Plans to allow an NHS system to extract patient data from doctors’ surgeries in England have been delayed amid concerns around privacy.
The new GP data-sharing system was due to start in July but has been pushed back to 1 September, a health minister told MPs.
Health minister Jo Churchill insisted that the data programme will still go ahead this year.
The coming weeks will see the plan “strengthened” and work undertaken to “ensure that data is accessed securely”, she said.
The Information Commissioner welcomed the delay to the launch. Elizabeth Denham said there remains “considerable confusion regarding the scope and nature” of the programme.
The scheme will collect information on people’s treatments, referrals and appointments over the past 10 years, alongside other data from medical records held on GPs’ systems. The collected data is coded by NHS Digital to protect patient identities.
Churchill told the House of Commons: “Data saves lives, it’s as simple as that. We’ve seen that in the pandemic, it’s one of the lessons of the vaccine rollout.
“The GP data programme will strengthen this system and save lives and patient data is of course owned by the patient.
“And we are absolutely determined to take people with us on this journey. We have therefore decided we will proceed with the important programme but we will take some extra time.
“As we have conversed with stakeholders over the past couple of days, the implementation date will now be on September 1 and we will use this time to talk to patients, doctors, health charities and others to strengthen the plan, build a trusted research environment and ensure that data is accessed securely.
“This agenda is so important, because we all know in here, data saves lives.”
Simon Bolton, chief executive of NHS Digital, said: “Data saves lives and has huge potential to rapidly improve care and outcomes, as the response to the Covid-19 pandemic has shown.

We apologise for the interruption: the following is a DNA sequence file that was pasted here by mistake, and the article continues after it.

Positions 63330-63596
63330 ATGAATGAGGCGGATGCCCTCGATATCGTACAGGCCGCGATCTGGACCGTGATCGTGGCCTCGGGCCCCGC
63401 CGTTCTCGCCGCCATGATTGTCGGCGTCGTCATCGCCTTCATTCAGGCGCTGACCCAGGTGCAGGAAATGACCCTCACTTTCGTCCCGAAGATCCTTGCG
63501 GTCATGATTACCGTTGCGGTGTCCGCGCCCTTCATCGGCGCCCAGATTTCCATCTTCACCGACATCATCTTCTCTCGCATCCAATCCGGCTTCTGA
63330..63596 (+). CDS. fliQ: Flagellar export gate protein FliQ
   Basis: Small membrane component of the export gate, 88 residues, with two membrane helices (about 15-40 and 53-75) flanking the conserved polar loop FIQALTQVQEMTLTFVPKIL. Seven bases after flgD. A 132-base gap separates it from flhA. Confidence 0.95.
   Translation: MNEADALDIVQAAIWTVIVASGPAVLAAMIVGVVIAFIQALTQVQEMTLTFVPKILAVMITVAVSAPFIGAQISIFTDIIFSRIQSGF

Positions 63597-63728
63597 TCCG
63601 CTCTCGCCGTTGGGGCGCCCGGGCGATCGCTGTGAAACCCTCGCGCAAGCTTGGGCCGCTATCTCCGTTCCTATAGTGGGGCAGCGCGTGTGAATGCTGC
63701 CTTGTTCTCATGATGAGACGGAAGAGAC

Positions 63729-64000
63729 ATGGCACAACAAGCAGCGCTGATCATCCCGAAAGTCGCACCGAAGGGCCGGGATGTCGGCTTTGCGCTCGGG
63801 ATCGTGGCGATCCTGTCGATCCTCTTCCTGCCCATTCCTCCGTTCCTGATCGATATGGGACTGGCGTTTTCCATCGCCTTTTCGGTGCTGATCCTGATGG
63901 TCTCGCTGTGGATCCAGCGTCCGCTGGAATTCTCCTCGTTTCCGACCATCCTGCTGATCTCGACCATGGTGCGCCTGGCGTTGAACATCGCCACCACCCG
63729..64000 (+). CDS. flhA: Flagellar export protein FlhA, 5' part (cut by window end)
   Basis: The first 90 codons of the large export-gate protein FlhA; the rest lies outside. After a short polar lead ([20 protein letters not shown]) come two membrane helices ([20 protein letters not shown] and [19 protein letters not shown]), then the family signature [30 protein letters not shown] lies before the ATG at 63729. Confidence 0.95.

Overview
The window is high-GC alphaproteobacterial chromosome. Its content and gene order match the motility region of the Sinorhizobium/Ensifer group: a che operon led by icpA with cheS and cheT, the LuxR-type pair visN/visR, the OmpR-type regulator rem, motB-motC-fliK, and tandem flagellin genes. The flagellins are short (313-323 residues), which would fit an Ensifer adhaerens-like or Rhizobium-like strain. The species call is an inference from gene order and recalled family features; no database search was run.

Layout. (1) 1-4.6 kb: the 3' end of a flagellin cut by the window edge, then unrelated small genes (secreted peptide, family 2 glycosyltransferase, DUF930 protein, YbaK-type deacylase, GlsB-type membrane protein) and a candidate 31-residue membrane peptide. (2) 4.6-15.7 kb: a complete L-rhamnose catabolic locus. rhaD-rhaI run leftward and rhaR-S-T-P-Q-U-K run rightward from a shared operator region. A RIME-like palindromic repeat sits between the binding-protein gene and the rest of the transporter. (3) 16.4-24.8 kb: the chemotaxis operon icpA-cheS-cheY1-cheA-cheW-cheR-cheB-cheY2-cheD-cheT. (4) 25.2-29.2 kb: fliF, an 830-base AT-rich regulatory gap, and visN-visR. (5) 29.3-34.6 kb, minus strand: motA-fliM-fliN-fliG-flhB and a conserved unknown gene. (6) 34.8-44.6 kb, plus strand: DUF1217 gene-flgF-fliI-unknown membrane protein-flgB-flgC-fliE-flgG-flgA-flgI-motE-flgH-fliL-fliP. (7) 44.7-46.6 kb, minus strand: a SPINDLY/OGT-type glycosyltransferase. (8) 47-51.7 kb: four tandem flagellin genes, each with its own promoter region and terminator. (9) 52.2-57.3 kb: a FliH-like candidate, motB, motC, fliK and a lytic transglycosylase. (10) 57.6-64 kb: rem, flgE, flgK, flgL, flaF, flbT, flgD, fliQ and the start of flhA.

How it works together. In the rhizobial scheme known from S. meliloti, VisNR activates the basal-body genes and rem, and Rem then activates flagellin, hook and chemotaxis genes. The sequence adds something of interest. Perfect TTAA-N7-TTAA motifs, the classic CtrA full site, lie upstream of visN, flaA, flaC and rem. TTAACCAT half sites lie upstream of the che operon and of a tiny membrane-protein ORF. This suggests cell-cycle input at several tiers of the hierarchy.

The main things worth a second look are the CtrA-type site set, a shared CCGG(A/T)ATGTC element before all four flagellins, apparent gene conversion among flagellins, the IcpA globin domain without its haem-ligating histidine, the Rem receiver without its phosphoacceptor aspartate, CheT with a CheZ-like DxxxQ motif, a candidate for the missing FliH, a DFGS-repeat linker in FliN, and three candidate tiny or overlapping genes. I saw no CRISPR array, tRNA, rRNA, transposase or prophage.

“The vaccine rollout could not have been delivered without effective use of data to ensure it reached the whole population.
“We are absolutely determined to take people with us on this mission. We take our responsibility to safeguard the data we hold incredibly seriously.
“We intend to use the next two months to speak with patients, doctors, health charities and others to strengthen the plan even further.”
The programme, GP Data for Planning and Research, will supersede a 10-year-old system which “needs to be replaced”, NHS Digital said.
It will not collect entire GP records, and all the data will be pseudonymised before it leaves the GP surgery to ensure patients cannot be directly identified from the data.
Information will be accessed by organisations “which will legitimately use the data for healthcare planning and research purposes”, and all requests will be subject to independent oversight and scrutiny, NHS Digital said. Patients will be able to opt out.
Denham said: “I welcome the decision to delay the launch of the General Practice Data for Planning and Research (GPDPR) data collection scheme.
“The appropriate use of health data is an important part of health and care research and planning in England, and better sharing of health data could offer substantial benefits.
“However, it is clear that there remains considerable confusion regarding the scope and nature of the GPDPR, among both healthcare practitioners and the general public. This includes how data protection rights can be exercised in practice.
“It is sensible for NHS Digital to take more time to engage with its stakeholders, and consider the feedback it is receiving about its plans.”
She continued: “The success of any project will rely on people trusting and having confidence in how their personal data will be used.
“Data protection law enables organisations to share data safely and, when it comes to using health information, there are particular safeguards that must be put in place to protect people’s privacy and ensure effective transparency. This ensures people’s data isn’t used or shared in ways they wouldn’t expect.
“We look forward to continuing to engage with NHS Digital regarding this important project.”
Shadow health minister Alex Norris said: “This must now mean that all elements, including the opt-out, are delayed and there must be a full public consultation about this issue before the data collection is resumed.”